India ‘A’ men make the right moves

Published : Jan 21, 2010 00:00 IST

The five-member, all-Grandmaster India ‘A’ team came up with an all-win record. S. Sabanayakan reports.

India ‘A’ men turned in a fine show in the 16th Asian Team Chess championship in Kolkata with an all-win record. The five-member, all-Grandmaster team brooked no challenge from nine other participants including the India ‘B’ side.

But the India ‘A’ women’s side, which began as the favourite, lost its way midway through the tournament and finished second best to Vietnam.

In skipper Krishnan SASIKIRAN, the India ‘A’ men had the highest rated GM in the tournament. GM P. Harikrishna was on the top board, the skipper on the second board, GM Surya Sekhar Ganguly on the third and GM Parimarjan Negi on the fourth with GM Deepan Chakkravarthy as the reserve.

Within a couple of rounds it was clear that Harikrishna was not at his best. This meant that the others had to take an extra load and pressure. That the team had three solid players proved very handy. All three came out with flying colours, winning the Board gold medals. “Yeah, Harikrishna was not in best form,” admitted Sasikiran, after his team sewed up the title with a round to spare.

The absence of China, the Philippines and a few other countries did devalue the tournament. “Yes, the absence of defending champion China in a way weakened the tournament. But then we had to beat good teams like Vietnam and Iran to get the title,” pointed out Sasikiran.

On the eve of the tournament, the Indian captain had predicted that India ‘B’ would be the surprise packet of the meet. But when the Indian seniors annihilated the juniors, this prediction came to nought. India ‘A’ also cruised past the two challengers, Vietnam and Iran, with some measure of comfort to end with 14 points. Vietnam men finished second with 11 points. Iran too logged 11 points, but a better tie-break score favoured Vietnam for the silver medal.

Surprisingly, India ‘B’, captained by S. Satyapragyan, and having talented players like B. Adhiban, R. R. Laxman, Deep Sengupta and Himanshu Sharma, ended fifth with eight points. Indonesia and Bangladesh too were on eight points, but a better tie-break score placed Indonesia fourth followed by the other two.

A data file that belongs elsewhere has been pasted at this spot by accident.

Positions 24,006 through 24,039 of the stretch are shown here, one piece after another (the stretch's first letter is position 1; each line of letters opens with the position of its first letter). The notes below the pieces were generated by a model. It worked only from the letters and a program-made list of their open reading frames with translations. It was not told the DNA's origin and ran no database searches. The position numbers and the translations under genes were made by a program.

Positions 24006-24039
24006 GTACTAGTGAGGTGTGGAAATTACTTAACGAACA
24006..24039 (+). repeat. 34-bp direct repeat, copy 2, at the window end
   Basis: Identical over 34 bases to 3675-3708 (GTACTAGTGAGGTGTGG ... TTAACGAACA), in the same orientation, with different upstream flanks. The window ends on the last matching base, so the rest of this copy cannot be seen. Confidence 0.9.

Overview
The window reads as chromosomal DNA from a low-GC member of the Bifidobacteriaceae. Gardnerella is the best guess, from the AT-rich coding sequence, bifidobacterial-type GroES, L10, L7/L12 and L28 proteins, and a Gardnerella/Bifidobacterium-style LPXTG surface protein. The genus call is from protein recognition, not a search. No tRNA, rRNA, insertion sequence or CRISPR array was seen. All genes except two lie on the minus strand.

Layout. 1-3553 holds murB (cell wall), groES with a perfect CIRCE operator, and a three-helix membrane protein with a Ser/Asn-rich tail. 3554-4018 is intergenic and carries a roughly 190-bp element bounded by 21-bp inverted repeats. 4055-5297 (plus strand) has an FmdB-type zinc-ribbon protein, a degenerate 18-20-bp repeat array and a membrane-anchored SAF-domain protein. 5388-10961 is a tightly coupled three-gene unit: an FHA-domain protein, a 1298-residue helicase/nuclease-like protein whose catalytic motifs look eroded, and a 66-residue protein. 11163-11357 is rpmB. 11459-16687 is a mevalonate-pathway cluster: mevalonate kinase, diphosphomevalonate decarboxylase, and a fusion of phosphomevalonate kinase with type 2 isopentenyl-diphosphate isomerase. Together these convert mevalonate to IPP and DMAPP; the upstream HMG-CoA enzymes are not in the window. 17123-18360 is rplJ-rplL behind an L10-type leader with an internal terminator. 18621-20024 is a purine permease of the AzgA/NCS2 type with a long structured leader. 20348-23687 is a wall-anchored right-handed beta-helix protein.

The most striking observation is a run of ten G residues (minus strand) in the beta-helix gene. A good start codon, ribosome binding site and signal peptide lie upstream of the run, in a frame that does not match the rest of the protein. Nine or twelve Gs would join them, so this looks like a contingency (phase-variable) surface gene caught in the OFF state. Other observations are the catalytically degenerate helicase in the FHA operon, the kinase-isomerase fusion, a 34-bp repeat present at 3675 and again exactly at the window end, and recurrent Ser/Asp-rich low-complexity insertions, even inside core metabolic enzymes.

India ‘B’ had a fine opportunity to finish higher but had the tough task of beating Iran in the final round. National champion Adhiban on the top board and Sengupta on the third board lost to give the tie to Iran.

The rest of the teams just made up the numbers. Singapore, Yemen, Sri Lanka and Nepal ought to have gained in experience though they finished at the bottom of the league table.

The biggest shock in the women’s section was the defeat of India ‘A’ against India ‘B’ in the fourth round. This sent all calculations haywire. In a clash of the top two sides, Bhakti Kulkarni, a 17-year-old Class 12 student, played a superb game on the fourth board to beat WGM Kruttika Nadig and help her team come back into the championship.

India ‘A’, captained by D. Harika, had some fine players in Eesha Karavade, Tania Sachdev, Soumya Swaminathan and Kruttika. The loss meant that the senior side could not catch up with leaders Vietnam, which ultimately took the team honours.

At the fag end, India ‘B,’ on nine points, needed a victory in the final round against Iran, on seven points, but crumbled under pressure to lose 1-3. The team, comprising Mary Ann Gomes, Nisha Mohota, Padmini Rout, Bhakti Kulkarni and Nimmy A.G., not only allowed India ‘A’ to pick up the silver medal, but also gave Iran the bronze on a better tie-break score.

Apart from the team medals, K. Sasikiran (second board), S. S. Ganguly (third board) and Parimarjan Negi (fourth board) won the individual board gold medals. The top board gold went to Le Quang Liem of Vietnam, while his compatriot Nguyen Anh Dung took the fifth board gold.

D. Harika was the lone gold medal winner in the women’s section on the top board. Iran’s Shadi Paridar (second board), Nguyen Thi Thanh An (third board), Nguyen Thi Mai Hung (fourth board) and Hoang Thi Nhu Y (fifth board), the last three from Vietnam, won the other gold medals.

The championship, organised by the Dibyendu Barua Chess Academy and supported by Tata Steel and All Sport, was conducted well at the historic Town Hall. Former India Test players, Madan Lal Sharma and Ashok Malhotra, among others graced the closing ceremony.

Final standings: Men: 1. India ‘A’, 2. Vietnam, 3. Iran, 4. Indonesia, 5. India ‘B’, 6. Bangladesh, 7. Singapore, 8. Sri Lanka, 9. Yemen, 10. Nepal.

Women: 1. Vietnam, 2. India ‘A’, 3. Iran, 4. India ‘B’, 5. Singapore, 6. Bangladesh, 7. Indonesia, 8. Sri Lanka, 9. Nepal.

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